Now some caveats are in order. First, Chinese influence remains slight, even though it is growing. It is certainly the case that trade with China can help Iran's economy, but Iran's own economists have made clear that there is no way China can provide Iran with the levels of trade and investment they need to actually solve their economic problems. Second, the Chinese are NOT looking for a fight with the U.S., at least as best we can tell. As part of this, the Chinese have recognized that while they may not care about terrorism and nuclear proliferation, we and the Europeans do and they have been helpful at times mostly just so that they don't get too crosswise with us. SO it means the region could become even more difficult and complicated, but not necessarily that we are headed pell-mell for disaster.


Boca Raton, Fla.: Dr. Pollack,

Thank you for taking the time to be with us today. If Iran should move ahead on the nuclear front, and given that we are militarily over extended in Iraq and given that we have very little economic leverage, do you think it possible that we would engage Israel as a proxy to neutralize Iran's nuclear capability?

Kenneth Pollack: I think it would be a horrible mistake for the United States to expect, let alone request, that Israel strike Iran's nuclear program. Doing so would only cement the notion of many Iranians--and many other people throughout the region---that the U.S. and Israel are indistinguishable. Moreover, I do not believe Israel has the capacity to take on this challenge. This is based both on my own analysis and conversations with Israeli Air Force officers. Israel faces three huge problems: 1) Iran is very far from Israel, over 1,000 miles to the nuclear sites we know about, and Israel has only a handful of planes that could fly that far unrefueled: 2) the Iranians learned the lesson from Israel's 1981 Osirak raid and have built multiple nuclear facilities that are redundant, heavily defended, and well camouflaged so it would take a lot to destroy each one, and whole lot more to destroy the whole program; 3) neither we nor the Israelis know if the Iranians don't have additional facilities that remain completely secret--remember, up until 2002, we did not know that their plants at Natanz and Arak were even related to the nuclear facility. The Israelis are very resourceful and might be able to come up with solutions to these problems, but they are very big problems--which is why I think the Israeli government is making such a ruckus right now, because they know they can't deal with Iran's nuclear program by themselves and they need us to help them rather than the other way around.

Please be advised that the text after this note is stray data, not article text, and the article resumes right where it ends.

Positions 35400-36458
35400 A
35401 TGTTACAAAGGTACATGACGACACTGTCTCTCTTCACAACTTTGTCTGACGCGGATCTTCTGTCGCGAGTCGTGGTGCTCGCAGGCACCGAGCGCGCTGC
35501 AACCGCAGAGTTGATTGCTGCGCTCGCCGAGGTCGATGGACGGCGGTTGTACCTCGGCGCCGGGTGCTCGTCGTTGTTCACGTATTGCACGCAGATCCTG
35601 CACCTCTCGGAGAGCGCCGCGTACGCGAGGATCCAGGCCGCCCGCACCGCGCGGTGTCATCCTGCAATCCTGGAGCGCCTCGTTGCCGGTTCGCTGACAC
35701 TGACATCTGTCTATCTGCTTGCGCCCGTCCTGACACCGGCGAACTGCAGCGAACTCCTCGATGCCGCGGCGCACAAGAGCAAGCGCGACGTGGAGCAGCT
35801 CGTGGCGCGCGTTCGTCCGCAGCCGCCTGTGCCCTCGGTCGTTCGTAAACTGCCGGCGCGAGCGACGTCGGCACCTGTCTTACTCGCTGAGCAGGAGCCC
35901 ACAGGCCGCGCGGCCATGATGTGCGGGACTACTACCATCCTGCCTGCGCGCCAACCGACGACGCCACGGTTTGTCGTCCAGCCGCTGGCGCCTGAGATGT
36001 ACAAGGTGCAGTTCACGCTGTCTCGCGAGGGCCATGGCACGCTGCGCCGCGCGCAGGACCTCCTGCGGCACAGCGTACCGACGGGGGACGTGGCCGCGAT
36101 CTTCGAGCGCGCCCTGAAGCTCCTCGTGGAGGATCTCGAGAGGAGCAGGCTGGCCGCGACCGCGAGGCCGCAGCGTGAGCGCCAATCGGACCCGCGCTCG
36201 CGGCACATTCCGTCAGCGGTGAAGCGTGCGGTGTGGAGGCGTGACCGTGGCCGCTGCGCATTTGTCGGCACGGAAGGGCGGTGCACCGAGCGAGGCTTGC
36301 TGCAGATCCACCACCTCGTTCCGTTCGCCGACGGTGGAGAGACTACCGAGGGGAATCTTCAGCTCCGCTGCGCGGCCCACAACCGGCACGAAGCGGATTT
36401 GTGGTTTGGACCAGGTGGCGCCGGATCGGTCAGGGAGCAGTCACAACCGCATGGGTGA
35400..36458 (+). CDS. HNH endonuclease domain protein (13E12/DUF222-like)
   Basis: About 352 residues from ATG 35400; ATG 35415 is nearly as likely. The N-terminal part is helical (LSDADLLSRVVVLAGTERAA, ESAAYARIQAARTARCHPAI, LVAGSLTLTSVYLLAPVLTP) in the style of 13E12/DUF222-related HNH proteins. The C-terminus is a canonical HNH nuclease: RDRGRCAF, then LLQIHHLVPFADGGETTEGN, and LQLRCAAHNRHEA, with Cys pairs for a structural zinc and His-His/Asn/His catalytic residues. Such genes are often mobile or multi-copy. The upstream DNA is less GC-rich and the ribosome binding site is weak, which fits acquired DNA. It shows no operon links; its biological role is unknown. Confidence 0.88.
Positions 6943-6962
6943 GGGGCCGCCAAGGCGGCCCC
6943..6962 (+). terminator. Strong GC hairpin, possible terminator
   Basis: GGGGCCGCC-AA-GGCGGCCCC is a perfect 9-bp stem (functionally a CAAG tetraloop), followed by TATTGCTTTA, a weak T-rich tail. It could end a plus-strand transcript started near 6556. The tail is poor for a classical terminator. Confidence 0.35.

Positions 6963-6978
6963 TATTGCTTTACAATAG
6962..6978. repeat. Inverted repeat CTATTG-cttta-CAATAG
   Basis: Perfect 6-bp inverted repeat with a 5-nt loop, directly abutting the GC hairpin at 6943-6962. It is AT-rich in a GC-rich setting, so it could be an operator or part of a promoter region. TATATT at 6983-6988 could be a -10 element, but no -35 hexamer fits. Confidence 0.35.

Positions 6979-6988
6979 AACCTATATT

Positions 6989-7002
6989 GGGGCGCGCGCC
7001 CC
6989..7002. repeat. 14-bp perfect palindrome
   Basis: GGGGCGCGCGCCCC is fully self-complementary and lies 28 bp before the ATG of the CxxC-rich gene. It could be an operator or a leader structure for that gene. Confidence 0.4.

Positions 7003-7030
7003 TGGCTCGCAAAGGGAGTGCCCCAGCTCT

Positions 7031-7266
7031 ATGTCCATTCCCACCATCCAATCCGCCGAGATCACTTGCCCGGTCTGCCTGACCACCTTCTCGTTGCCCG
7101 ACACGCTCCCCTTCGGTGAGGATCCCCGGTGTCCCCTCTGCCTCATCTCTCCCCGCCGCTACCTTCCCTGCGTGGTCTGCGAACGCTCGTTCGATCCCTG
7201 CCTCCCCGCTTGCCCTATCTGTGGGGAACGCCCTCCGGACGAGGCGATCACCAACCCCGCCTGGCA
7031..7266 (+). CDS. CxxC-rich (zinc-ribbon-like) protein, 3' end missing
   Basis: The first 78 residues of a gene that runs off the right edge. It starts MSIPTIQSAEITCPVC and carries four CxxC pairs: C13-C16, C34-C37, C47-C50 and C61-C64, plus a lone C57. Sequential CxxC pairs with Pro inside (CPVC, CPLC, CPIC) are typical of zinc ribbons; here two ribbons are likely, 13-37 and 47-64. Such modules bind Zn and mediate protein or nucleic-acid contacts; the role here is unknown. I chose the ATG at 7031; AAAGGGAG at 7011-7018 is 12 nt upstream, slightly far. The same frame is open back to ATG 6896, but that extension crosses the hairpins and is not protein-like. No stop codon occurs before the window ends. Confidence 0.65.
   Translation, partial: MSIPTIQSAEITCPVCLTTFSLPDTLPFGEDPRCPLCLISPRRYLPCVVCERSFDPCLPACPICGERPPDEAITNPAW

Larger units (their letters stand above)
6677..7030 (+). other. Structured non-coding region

For all of these reasons, if the U.S. ever wanted to resort to the military option to deal with Iran's nuclear program, we will have to do it ourselves--we should not and probably cannot rely on Israel to address Iran's nuclear program. IN general, I think the military options with Iran are not good and I think there are much better diplomatic options--and I always prefer diplomacy to force. But I think goading the Israelis into a war with the Iranians would be a terrible idea for us and for the Israelis.


Arlington, Va.: I question the administration's name-calling strategy against countries like Iran. Where does calling them the "Axis of evil," "centers of tyranny," etc. get us in terms of diplomacy and strategy?

Kenneth Pollack: Very little. I agree with you. I was very unhappy with "Axis of Evil" especially since we did not have any Iran policy at the time.


Fairfax, Va.: Did the American diplomats taken hostage by the Iranians all fully recover from their ordeal? Have any of them sued Iran, or if that seems useless with the current regime, will they do so once the mullahs are booted out?

Kenneth Pollack: Different hostages have responded differently. Many of them have given interviews or published memoirs of their ordeal. Some seem to have become rabidly anti-Iranian, others more sympathetic. The Algiers Accord, which secured their release specifically, bars them from filing suits against Iran, but some have argued that this was inappropriate and are trying to have their claims addressed.